What’s more important in this industry – Perception created by a marketing story, or the Reality of being measurably valuable?
Sometimes I’m not sure
As former basketball players, we know competition, and we know firsthand that when it’s time to win, it’s not how good you think you are but what you do, that gets it done. And the measurement of the success or failure of what you do is then right there on the scoreboard. Seems obvious, but that requires that you actually look at the scoreboard, not just the marketing story. Know the story or the stated objective – measure the results. Investors should approach managing their money with a similar mindset.
We had a recent experience with a large fund company that started the thinking that led to this post. It was a wonderful example of Perception Vs Reality. As a new firm that looks at and does things differently from most in this industry, we are eager to get perspective from wherever we can that might help us better understand and chip away at the dominant paradigm. We regularly reach out to others in our industry as one source for that input and were able to have a long conversation with a respected employee from the unnamed fund company I mentioned. We were appreciative of his time.
He was passionate and convicted about his firm and how good they are at what they do. His perspective was convincing, and that’s what got me thinking – was it reality? Are they really that good? They must be, after all they do manage A LOT of money. The story is one I have heard, and it’s compelling, but I had never dug in. I decided to check their scoreboard.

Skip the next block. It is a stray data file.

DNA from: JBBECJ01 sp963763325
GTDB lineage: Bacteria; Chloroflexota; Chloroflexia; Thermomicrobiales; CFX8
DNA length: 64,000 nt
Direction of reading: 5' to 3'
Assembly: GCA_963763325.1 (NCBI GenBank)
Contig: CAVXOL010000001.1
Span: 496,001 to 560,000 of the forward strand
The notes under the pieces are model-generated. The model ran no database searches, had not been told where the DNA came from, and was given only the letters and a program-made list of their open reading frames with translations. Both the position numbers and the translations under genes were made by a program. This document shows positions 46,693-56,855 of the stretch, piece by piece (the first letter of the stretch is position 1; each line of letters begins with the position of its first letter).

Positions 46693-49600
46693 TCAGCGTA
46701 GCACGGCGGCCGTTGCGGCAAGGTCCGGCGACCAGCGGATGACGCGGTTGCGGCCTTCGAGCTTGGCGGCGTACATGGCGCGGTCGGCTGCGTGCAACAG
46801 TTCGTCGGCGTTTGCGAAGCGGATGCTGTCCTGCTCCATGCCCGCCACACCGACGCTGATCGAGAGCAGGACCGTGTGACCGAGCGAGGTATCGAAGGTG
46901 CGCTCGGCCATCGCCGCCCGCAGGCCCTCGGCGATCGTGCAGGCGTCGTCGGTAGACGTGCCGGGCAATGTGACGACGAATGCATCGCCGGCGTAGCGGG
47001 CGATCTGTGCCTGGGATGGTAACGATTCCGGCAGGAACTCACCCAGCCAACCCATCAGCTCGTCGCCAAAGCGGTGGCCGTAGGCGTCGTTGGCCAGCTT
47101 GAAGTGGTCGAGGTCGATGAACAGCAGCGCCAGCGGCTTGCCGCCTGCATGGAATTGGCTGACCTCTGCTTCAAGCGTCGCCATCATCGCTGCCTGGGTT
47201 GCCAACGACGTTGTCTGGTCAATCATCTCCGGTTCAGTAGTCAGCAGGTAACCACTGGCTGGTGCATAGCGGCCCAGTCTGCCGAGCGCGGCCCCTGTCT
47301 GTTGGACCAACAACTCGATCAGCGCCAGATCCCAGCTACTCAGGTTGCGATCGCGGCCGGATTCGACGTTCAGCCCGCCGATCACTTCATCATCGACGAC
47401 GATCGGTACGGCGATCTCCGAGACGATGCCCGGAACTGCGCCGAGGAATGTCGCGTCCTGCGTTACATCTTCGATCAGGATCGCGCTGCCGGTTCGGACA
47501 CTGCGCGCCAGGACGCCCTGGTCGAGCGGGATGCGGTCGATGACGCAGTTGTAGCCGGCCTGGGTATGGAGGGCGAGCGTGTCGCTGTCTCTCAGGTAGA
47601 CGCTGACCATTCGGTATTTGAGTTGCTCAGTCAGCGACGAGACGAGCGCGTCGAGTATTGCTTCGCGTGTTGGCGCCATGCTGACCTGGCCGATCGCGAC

I started at their website, which was really cool. It offered video after video introducing their PhD’s and other credentialed staffers. It also showed me their headquarters which was without question impressive and must have cost quite a bit. Based on the presentation of their firm – these guys are good.
Then I moved to review the performance of their “Core” funds that are devoted to US Stocks. Perfect – that’s our focus at Aptus, so I knew it would be a space we were familiar with. There were 6 funds, and collectively, over $40 billion of assets invested in them. The benchmark for these funds was the Russell 3000 and the story is returns in excess of the benchcmark.
This is where I got confused. Sometimes a chart says it best.
The chart below shows each fund at the end of April (I left out the actual ticker), the assets in the fund, the number of holdings, and then columns for 3yr ,5yr ,10yr and Inception performance against the benchmark. The red boxes with an X denote that the fund is trailing the benchmark over that specific time frame, and the green boxes highlight performance above the benchmark as well as show the amount of outperformance.
What does this chart tell us? I’ll save the investment specifics for another post but what I recognized in these 6 funds that manage over 40 billion of assets: Perception is Not Reality. A good story and national distribution have overcome a lack luster scoreboard.
As an investor – understand who you work with and the strategy behind how your money is invested. Know what your options are and look at the scoreboard from time to time. No matter how good the story is, be sure the potential value is a reality. Focus on expertise, cost, structure…and remember, simple beats complex.